But as he has done throughout the campaign, he cast the Iranian threat in dire terms, using sharp language in an effort to differentiate his worldview from Obama’s.
“We must not delude ourselves into thinking that containment is an option,” Romney said. “We must lead the effort to prevent Iran from building and possessing nuclear weapons capability. We should employ any and all measures to dissuade the Iranian regime from its nuclear course, and it is our fervent hope that diplomatic and economic measures will do so.”
“In the final analysis, of course, no option should be excluded,” Romney continued. “We recognize Israel’s right to defend itself and that it is right for America to stand with you.”
The presumptive nominee delivered his address after a series of meetings with top Israeli and Palestinian officials and network television interviews. He visited the Western Wall in Jerusalem, one of Judaism’s holiest religious sites, where he left a prayer note in a crease in the wall as he marked the fasting holiday of Tisha B’av.
Sunday was a carefully choreographed day — campaign aides arrayed 64 alternating U.S. and Israeli flags to line the open-air speech venue, symbolizing the 64 years that Israel has existed — designed to help Romney broaden his appeal to Jewish American voters and other supporters of Israel, including evangelical Christians. Obama won the Jewish vote by a wide margin in 2008 and still holds an edge among the group in recent polling.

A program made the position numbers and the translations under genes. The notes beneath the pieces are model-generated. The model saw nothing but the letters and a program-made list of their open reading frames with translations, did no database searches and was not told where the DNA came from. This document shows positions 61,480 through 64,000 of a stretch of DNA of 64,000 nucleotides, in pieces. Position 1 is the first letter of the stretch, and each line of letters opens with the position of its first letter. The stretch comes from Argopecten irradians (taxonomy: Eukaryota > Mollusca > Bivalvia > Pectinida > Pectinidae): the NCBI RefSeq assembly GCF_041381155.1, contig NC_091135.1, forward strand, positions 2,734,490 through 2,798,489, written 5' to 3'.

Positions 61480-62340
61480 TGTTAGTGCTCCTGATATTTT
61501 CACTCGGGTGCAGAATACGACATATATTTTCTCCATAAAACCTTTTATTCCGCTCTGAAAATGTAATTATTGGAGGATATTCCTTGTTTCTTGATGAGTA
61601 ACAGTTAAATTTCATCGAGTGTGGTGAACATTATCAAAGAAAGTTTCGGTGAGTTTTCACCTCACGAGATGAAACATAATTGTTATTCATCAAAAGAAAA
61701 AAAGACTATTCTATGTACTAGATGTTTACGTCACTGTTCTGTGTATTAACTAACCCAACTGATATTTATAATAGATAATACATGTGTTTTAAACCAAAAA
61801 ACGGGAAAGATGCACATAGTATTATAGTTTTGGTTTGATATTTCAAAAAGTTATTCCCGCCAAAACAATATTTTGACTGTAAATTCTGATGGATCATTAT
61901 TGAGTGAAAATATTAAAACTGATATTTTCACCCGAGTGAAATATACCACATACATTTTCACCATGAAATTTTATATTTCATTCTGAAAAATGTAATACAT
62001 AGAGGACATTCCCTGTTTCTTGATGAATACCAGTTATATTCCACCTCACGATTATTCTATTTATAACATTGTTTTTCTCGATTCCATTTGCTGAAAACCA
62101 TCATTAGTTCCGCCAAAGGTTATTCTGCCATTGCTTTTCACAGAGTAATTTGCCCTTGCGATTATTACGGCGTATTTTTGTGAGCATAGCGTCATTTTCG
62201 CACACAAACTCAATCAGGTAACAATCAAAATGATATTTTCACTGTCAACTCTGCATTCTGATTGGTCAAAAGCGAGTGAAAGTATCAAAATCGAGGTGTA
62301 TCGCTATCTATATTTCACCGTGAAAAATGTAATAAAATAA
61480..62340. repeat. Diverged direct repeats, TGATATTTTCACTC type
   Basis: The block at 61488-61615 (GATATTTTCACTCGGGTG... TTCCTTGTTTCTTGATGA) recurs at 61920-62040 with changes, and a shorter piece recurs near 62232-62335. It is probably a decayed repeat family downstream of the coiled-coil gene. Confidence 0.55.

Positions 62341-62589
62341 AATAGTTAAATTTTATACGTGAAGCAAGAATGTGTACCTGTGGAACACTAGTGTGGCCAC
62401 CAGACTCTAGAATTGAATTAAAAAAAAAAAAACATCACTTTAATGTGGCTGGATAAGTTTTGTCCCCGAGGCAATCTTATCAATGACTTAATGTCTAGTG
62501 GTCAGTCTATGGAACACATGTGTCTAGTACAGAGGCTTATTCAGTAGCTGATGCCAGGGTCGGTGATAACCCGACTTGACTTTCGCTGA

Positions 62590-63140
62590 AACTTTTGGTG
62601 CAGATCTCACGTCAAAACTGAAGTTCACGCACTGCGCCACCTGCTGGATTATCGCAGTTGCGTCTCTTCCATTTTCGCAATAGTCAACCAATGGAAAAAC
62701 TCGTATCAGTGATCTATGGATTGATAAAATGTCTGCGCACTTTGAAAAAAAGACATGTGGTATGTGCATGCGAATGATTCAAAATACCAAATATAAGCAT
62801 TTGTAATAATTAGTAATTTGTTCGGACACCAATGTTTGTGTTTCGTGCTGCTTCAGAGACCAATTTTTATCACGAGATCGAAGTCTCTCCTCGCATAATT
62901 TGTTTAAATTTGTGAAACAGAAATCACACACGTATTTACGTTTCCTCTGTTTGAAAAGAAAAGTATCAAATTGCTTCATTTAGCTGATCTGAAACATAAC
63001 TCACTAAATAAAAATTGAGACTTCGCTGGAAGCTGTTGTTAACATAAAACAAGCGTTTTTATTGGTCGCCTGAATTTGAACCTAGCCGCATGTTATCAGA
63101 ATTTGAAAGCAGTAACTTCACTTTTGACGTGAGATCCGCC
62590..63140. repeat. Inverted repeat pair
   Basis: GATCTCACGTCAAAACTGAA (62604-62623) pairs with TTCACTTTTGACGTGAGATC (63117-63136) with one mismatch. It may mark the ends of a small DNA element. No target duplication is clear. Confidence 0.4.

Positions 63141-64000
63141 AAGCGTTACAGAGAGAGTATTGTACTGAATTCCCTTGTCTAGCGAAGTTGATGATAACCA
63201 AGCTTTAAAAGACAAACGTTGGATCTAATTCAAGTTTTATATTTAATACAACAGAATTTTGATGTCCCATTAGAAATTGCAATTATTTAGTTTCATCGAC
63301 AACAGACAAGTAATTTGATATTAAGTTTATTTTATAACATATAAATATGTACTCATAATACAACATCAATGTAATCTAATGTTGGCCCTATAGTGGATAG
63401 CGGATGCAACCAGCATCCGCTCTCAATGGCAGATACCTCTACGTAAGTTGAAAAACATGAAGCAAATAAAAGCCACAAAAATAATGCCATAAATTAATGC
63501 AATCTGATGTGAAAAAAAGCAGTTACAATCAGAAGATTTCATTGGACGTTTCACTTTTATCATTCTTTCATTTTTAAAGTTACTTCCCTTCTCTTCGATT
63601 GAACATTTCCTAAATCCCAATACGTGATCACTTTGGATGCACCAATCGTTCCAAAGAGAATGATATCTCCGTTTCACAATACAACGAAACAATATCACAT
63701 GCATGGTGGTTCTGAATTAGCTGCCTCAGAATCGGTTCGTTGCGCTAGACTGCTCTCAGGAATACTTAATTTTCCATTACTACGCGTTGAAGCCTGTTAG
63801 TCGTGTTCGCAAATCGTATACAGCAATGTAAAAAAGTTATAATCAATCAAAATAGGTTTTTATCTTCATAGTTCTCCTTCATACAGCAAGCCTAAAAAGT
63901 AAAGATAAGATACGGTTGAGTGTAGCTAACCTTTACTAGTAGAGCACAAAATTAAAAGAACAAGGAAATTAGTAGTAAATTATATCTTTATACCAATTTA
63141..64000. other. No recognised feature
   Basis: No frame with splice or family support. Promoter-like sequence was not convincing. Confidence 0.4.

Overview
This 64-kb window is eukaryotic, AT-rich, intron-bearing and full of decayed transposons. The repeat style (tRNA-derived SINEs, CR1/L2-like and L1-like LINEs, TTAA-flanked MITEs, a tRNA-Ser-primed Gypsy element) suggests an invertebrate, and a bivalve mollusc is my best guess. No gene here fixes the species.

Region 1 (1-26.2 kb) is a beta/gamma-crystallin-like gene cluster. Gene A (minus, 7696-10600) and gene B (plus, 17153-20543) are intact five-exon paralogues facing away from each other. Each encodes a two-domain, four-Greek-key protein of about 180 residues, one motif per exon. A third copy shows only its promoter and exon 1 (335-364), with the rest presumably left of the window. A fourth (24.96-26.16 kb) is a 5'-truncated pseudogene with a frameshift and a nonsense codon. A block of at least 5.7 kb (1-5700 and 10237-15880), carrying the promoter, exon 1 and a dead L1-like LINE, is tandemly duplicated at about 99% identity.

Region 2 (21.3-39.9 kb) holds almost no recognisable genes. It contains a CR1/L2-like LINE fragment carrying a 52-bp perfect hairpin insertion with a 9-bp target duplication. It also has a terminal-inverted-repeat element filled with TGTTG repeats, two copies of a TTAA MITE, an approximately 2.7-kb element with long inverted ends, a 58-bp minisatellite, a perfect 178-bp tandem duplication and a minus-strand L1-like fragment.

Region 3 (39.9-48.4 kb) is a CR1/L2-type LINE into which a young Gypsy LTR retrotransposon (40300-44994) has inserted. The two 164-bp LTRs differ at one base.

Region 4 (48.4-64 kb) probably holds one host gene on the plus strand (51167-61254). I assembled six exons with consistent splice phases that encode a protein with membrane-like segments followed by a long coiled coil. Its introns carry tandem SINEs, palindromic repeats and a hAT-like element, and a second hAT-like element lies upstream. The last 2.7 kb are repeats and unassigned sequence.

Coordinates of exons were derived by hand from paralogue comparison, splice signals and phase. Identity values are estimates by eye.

In his speech, Romney declared Jerusalem to be the capital of Israel. The United States does not recognize Jerusalem as Israel’s capital because it is claimed by Israelis and Palestinians. Israel occupied East Jerusalem, which includes the Old City, in the 1967 Middle East War and annexed it soon after — an act not recognized internationally.
The United States maintains its embassy in Tel Aviv, as do many other nations, and Romney’s remarks were a tacit criticism of White House press secretary Jay Carney, who last week told a pair of journalists who asked him to name Israel’s capital that they already knew the answer, declining to comment further.
In his remarks Sunday, Romney outlined a more aggressive U.S. posture toward the United States’ and Israel’s shared antagonists, but he did not offer any new policy specifics. Instead, he offered a historic survey of U.S.-Israel relations since the birth of the Jewish state in 1948 and pledged, as Obama has done as recently as Friday, an unconditional defense of Israel’s security.
The Iranian uranium-enrichment program consumed much of Romney’s address, during which he did not mention “Palestinians” or the need for a peace process based on the two-state model promoted by the United States.
There is little daylight between Romney’s policy approach to Iran and the policies Obama has pursued — a series of ever-tougher economic sanctions and occasional negotiation — although Romney used more heated rhetoric to describe the Iranian threat.
“It is sometimes said that those who are the most committed to stopping the Iranian regime from securing nuclear weapons are reckless and provocative and inviting war,” Romney said. “The opposite is true. We are the true peacemakers.”
Although he did not address campaign politics in his remarks, his roughly 36-hour trip to Israel has been overtly political.
Many of Romney’s biggest benefactors flew here from the United States for the occasion, including